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In this post we are going, just for once, to focus mainly on theoretical concepts, to explain the microcontroller performance when using direct and reciprocal frequency measurement.

**Direct frequency measurement**means that we are counting the wave fronts during one second. Hence we get a direct measure of the number of repetitions of the signal during one second, expressed as a frequency (noted f).**Reciprocal frequency measurement**means that we are measuring the duration of only one period of the signal (noted p), expressed in seconds.

This paper is objective is to expose the limitations of resolution and accuracy, and the techniques used to count frequencies over a **very large bandwidth**. Possibly you might want to skip the pure theory section and get to the theoretical experiment.

Basic theory of frequency vs period

Microcontroller computation techniques

Direct frequency measurement with a microcontroller

Reciprocal frequency measurement with a microcontroller

Limitations

1) Upper frequency limit

2) Accuracy

3) Resolution

Theoretical experiment

Operational hypothesis

1) Reciprocal counting resolution and domain of operation

2) Direct counting resolution and domain of operation

3) Reciprocal + direct counting resolution and domain of operation

4) Introducing the maximum frequency and clock accuracy limitations

5) Extending the domain of operation

6) Proposed display resolution

Real world application

In theory we can compute the frequency from the period (duration of a cycle) or the period from the frequency with this function

f = 1 / p that is equivalent to p = 1 / f

For example a 10 Hz signal has a period p = 1/10 = 0.1 second.

Our first problem is that when using a microcontroller we don’t have access to a precise time reference. What we have available is the number of microcontroller clock counts that executed while measuring the signal.

Since we know our microcontroller is clocked at 10 MHz (as an example), after we count 10 000 000 clock counts we know that a time duration of approximately one second has passed. So we just have to

- start to count the mcu (i.e. microcontroller) clock fronts in a counter (let’s call it counter 1)
**count every signal fronts**that we see on an input (in counter 2)- when the mcu clock “counter 1” reaches 10 000 000, we stop counting the signal fronts in counter 2.

The number in the counter 2 equals the frequency of the signal. For example counter 2 = 1000 means the signal has a frequency of 1 KHz and a period of 1/ 1000 = 0.001 seconds.

We can approximate the period of the signal in seconds with the function

p = clock counts (during one period of the signal) / mcu clock frequency

To achieve this we have to

- start to count the
**mcu clock fronts in a counter**when we see a signal front. - stop to count the
**mcu clock fronts**in the counter as soon as we see another signal front

For example if we count 1000 clock counts between two fronts of the waves, that is during a whole period, we compute the period as p = 1000 / 10 000 000 = 0.0001 second

And we deduct the frequency as explained above f = 1/0.0001 = 10 KHz

The main point of this paper will be to expose the limitations of this technology:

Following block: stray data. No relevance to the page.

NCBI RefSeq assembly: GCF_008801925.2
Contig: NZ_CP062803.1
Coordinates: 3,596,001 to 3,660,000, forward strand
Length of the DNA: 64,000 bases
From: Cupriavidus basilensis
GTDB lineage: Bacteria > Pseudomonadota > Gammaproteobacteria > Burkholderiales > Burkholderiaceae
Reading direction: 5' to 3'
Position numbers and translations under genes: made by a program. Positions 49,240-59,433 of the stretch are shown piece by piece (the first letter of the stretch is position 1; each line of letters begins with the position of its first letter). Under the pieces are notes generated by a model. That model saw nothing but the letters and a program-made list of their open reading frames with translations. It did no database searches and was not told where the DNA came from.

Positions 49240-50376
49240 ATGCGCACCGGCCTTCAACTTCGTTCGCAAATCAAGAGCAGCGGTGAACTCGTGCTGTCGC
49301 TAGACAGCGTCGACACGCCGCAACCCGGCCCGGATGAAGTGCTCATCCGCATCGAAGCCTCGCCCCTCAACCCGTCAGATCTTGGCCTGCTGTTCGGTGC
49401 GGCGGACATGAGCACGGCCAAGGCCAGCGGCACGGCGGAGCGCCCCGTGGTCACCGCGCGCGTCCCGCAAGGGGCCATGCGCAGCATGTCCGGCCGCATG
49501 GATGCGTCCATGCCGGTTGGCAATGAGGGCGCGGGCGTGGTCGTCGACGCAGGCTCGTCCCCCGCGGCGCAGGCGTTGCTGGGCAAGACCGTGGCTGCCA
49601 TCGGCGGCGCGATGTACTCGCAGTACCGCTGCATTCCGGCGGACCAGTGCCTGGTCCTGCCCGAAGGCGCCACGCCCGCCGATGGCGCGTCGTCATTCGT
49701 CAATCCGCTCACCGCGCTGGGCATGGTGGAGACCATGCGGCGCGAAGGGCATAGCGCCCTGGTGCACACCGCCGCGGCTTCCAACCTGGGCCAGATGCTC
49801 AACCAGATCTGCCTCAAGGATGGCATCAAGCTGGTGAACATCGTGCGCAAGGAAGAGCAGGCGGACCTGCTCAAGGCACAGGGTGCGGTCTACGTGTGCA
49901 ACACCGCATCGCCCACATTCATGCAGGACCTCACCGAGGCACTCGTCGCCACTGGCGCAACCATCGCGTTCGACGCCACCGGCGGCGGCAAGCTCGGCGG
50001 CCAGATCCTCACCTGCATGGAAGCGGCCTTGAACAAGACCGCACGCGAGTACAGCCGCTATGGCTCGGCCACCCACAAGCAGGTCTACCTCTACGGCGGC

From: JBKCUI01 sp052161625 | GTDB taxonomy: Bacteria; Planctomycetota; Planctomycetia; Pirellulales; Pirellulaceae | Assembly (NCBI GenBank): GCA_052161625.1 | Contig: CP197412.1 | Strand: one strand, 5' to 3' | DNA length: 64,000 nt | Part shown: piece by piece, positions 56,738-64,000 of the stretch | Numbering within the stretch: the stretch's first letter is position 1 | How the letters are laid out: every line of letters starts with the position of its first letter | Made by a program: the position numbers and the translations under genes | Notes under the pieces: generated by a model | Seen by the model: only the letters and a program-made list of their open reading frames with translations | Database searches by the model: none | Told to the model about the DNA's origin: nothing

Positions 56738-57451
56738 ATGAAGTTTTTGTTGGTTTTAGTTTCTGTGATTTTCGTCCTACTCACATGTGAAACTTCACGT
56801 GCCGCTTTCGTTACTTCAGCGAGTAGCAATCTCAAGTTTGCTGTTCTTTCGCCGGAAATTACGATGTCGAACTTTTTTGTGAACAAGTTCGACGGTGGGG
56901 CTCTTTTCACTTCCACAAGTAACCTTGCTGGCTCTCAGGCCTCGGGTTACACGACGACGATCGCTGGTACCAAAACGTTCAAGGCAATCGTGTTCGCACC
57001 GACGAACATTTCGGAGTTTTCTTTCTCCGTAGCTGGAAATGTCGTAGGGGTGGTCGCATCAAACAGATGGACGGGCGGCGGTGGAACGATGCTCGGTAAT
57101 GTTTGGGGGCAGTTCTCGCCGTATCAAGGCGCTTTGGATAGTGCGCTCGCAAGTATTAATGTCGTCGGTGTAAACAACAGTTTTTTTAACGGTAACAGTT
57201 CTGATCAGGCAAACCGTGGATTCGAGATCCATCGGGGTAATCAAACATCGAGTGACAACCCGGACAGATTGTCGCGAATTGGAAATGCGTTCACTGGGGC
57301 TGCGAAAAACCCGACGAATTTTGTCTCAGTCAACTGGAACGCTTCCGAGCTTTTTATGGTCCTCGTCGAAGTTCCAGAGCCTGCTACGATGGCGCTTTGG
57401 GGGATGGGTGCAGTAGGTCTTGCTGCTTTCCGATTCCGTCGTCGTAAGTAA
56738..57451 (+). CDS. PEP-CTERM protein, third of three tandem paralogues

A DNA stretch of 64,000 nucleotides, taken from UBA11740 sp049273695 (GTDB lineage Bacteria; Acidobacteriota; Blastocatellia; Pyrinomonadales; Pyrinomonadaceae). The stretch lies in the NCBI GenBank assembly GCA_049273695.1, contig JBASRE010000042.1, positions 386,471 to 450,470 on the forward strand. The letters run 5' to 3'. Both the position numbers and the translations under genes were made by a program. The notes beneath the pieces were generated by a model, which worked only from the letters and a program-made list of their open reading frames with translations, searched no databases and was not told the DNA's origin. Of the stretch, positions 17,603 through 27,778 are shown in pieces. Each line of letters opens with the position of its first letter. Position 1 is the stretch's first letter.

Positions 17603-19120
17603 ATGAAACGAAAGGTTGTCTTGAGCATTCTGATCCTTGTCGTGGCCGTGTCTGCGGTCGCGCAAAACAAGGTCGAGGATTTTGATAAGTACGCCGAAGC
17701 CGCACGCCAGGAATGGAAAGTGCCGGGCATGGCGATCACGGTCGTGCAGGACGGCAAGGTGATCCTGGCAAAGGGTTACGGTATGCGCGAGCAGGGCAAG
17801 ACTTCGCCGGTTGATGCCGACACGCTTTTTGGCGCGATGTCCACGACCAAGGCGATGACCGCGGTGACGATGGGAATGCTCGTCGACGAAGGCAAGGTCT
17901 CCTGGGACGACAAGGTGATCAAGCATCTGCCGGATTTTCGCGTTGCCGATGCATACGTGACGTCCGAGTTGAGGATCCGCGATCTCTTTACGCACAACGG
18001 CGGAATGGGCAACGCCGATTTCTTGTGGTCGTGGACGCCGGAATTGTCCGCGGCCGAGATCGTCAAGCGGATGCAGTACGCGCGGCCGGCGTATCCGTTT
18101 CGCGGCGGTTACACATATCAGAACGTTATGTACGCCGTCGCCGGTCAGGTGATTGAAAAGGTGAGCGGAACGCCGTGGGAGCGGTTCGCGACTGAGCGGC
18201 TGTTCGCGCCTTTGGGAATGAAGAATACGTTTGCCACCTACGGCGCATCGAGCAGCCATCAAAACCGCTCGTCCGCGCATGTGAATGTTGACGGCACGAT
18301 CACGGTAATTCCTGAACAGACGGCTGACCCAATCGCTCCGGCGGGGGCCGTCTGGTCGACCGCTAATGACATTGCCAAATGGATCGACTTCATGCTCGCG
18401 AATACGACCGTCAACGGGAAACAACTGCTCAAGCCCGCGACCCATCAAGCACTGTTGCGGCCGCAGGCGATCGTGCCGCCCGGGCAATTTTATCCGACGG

When direct counting it is not possible to count frequencies higher than half the microcontroller is clock frequency. This is explained by the Nyquist theorem. (Wikipedia full and complex explanation).

So, in our example, **the maximum frequency that can be counted is 10/2 = 5 MHz**.

But, **we might cheat a little by using a prescaler**. This is an external device that will pre-count the signal. It will output one clock signal every time it has seen a certain binary number of fronts on its input. In this example we will consider a 16:1 prescaler. That is we will be able **to count up to 16 x 5 = 80 MHz **

Common prescalers are 74HC93, 74VHC4040 and many others.

We just explained that our knowledge of time duration depends on to the microcontroller is clock frequency. Unfortunately this clock is not perfect. It vibrates at approximately its defined frequency (10 MHz here). But its accuracy error does create as much error in our computation. We will express this error in ppm. If the error of the clock is 1 part per million, that is our measuring of one second can be wrong at most by 1/1000000 of a second. Our computation will also have an error of 1 ppm. This creates an uncertainty **on the 7th digit** of our computation.

**This error in accuracy of around 1 ppm (on the frequency value + as much of drift due to temperature + aging) is the best we can get from nowadays small and affordable TCXO clock chips**. It was more in the 50 ppm range only a few years ago. Looking for an even better accuracy would need more advanced, much more costly and space consuming devices.

Then we also have to consider the inner working of the MCU (internal signal propagation and management) and the fact that this computation is based on a code that executes on the MCU (with delays of code execution and possible queuing when using interrupts). In consequence a 1 ppm device is a good choice and we might not get much more accuracy when using a more accurate clock with these relatively simple techniques. And because of the different sources of errors the total accuracy will probably be above 1 ppm and not constant over the all bandwidth. But we will not consider these too complicated and ill-defined aspects of the problem.

We will consider that the **total raw inaccuracy** of our circuit (frequency + temperature drift + aging + computation errors)** is less than 10 ppm (6 digits)**.

But, to compensate some of the inaccuracy, the program might include a calibration mechanism. This would allow to reduce the **total inaccuracy when calibrated to possibly as low as 1 ppm (7 digits)**.

Now, we have another big problem. Since we measure the time in terms of clock counts, we are working with digital data. We can’t measure with more resolution than 1 clock count. This brings a **terrible limitation** to our approximation of the frequency.